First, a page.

News, nuggets and longreads 31 August 2019: London, Lambeth, Lancashire

Sacks of malt on a brewery floor.

Here’s everything that struck us as noteworthy in the world of beer and pubs in the past week, from judging beer to assessing malt.

First, a bit of news: Founders Brew­ing Co has final­ly sold off the major­i­ty of itself to Mahou, hav­ing ini­tial­ly sur­ren­dered a 30% stake in 2013. This comes in the con­text of accu­sa­tions of endem­ic racism at the Michi­gan brew­ery which have tar­nished its image in the past year or so.


And anoth­er: accord­ing to fig­ures released by Lon­don City Hall, the num­ber of pubs in the city has sta­bilised at just over 3,500. In 13 bor­oughs, the num­ber of pubs actu­al­ly increased and the num­ber of small pubs across the city went up, buck­ing a trend towards larg­er pubs that’s been evi­dent since 2003. There’s also a map show­ing the num­ber of pubs for each bor­ough – a fas­ci­nat­ing at-a-glimpse read­out with traf­fic light colours that we sus­pect would look sim­i­lar for most cities in the UK these days.


Old engraving of Lambeth Palace.
Lam­beth Palace in 1647. SOURCE: Archive.org

At A Good Beer Blog Alan McLeod con­tin­ues his inves­ti­ga­tions into old British beer cat­e­gories ask­ing this time why Lam­beth Ale was called Lam­beth Ale:

Let me illus­trate my conun­drum. If you look up at the image above, which I am informed is a 1670 illus­tra­tion of the sights at Lam­beth, you will note two things: a big church com­plex and a lot of grass. Here is a sim­i­lar ver­sion dat­ed 1685. I have fur­ther illus­trat­ed the con­cept here for clar­i­ty. Lam­beth Palace is and was the Lon­don res­i­dence of the Arch­bish­op of Can­ter­bury, head of the Church of Eng­land. It sits in what is known as – and what was at the time in ques­tion – Lam­beth Marsh. Grass.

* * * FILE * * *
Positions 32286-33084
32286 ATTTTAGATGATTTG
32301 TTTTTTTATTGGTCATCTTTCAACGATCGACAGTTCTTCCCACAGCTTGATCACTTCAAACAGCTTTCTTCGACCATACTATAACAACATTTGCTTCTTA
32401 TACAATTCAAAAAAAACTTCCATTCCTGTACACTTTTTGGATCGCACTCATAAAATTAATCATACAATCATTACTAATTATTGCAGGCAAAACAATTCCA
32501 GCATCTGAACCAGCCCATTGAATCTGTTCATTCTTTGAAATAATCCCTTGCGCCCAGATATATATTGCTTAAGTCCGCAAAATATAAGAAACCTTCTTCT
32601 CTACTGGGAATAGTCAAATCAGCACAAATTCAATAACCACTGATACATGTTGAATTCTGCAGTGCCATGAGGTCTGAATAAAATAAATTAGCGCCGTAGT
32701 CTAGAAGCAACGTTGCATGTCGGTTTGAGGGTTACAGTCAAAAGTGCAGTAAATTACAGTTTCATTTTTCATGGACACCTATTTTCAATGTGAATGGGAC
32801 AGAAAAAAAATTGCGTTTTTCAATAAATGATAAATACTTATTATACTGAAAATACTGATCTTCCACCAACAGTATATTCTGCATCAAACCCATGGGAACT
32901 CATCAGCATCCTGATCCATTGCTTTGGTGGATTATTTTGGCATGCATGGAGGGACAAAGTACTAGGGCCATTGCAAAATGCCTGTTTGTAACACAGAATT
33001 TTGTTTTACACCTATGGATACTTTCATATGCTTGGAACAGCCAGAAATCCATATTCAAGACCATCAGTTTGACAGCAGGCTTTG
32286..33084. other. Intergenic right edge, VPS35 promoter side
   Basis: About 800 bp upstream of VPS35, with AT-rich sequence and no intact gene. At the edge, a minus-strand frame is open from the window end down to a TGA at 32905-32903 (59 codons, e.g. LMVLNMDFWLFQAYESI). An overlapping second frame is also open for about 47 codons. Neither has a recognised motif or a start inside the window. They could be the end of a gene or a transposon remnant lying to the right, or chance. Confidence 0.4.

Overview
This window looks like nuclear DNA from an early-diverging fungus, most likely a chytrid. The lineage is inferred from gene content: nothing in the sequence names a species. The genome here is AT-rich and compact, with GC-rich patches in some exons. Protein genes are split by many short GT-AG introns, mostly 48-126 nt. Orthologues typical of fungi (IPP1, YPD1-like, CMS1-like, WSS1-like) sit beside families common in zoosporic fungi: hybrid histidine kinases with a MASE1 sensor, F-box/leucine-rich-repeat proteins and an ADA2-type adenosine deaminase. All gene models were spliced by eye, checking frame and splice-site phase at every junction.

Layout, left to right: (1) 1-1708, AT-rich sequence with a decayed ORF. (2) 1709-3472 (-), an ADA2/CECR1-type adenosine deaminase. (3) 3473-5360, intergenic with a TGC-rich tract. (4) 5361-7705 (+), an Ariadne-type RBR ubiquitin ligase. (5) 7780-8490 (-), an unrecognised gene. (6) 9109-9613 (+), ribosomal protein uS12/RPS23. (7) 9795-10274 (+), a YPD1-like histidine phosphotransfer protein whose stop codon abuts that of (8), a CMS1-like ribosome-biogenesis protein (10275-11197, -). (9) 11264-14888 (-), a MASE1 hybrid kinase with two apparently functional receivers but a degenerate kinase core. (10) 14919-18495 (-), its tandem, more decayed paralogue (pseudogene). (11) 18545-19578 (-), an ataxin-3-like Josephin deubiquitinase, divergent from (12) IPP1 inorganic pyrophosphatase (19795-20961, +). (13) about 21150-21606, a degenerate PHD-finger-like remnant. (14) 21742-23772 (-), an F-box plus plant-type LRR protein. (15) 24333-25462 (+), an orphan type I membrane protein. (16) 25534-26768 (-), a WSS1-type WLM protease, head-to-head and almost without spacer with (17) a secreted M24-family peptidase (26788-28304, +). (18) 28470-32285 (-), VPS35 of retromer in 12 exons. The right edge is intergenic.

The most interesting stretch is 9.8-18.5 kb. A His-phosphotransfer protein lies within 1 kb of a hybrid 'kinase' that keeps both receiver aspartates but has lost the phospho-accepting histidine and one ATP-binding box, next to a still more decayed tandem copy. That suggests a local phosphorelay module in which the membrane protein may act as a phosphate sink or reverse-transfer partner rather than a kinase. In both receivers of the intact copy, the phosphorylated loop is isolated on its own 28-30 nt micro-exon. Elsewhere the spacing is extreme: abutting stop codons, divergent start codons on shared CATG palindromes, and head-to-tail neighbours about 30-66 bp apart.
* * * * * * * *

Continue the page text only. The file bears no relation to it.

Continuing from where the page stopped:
Tractors at Rivington.
SOURCE: Katie Mather/Pellicle.

Katie Math­er reports for Pel­li­cle from “Man­ches­ter’s Lake Dis­trict” where Riv­ing­ton Brew­ing Co is oper­at­ing from a farm, pro­duc­ing Amer­i­can-style IPAs and sour beer:

We do suf­fer from a mas­sive sense of imposter syn­drome,” Ben says as we stand around the tiny lean-to, clutch­ing mugs of diges­tive bis­cuit-coloured tea. “When oth­er brew­eries give us good feed­back we think… But we’re mak­ing it in here. Are we good enough?”


A perfect pint of Bass in Plymouth.

For Der­byshire Live Col­ston Craw­ford has writ­ten about the resur­gence of Bass, not only as a cult brand but as a beer real­ly worth drink­ing:

Noth­ing the var­i­ous own­ers of the brand have done to try to ignore it has, it would seem, dimin­ished its pop­u­lar­i­ty in this part of the world and peo­ple keep on telling me that Bass right now is as good as it’s been for many a year… There are a num­ber of pubs serv­ing mul­ti­ple brews around the city who will not remove Bass from the pumps, as there would be an out­cry if they did… This sug­gests that the own­ers of the brand – cur­rent­ly the con­glom­er­ate AB-InBev – have missed a trick while con­cern­ing them­selves with flog­ging us Bud­weis­er.

There’s even a poll: does Bass taste bet­ter than it has done for years?


Judge with beer.

Chris Elston at Elston’s Beer Blog has been reflect­ing on what it means to judge beer in our every­day lives, in the wake of his expe­ri­ence at the World Beer Awards:

How can you judge a beer when you haven’t even tried it? We all do it though, every time we go into the bot­tle shop or super­mar­ket, we do it. We’re not just choos­ing the beers we’d like to drink, we’re judg­ing those we’re not sure about or the ones we feel we don’t want. These are the beers that lose out, or rather, we lose out because we’ve judged that they are not worth pur­chas­ing. Which again is wrong.



If you want more read­ing and com­men­tary, Stan Hierony­mus posts a round-up every Mon­day, while Alan McLeod has the Thurs­day beat cov­ered.

One thought on “News, nuggets and longreads 31 August 2019: London, Lambeth, Lancashire”

  1. Inter­est­ing point about cheap malt – I’m sure the hazy beer craze start­ed because small rail­way arch brew­ers were buy­ing poor qual­i­ty malt with high nitro­gen con­tent that would pro­duce beer that would nev­er clear in a month of Sun­days, no mat­ter how heav­i­ly fined.

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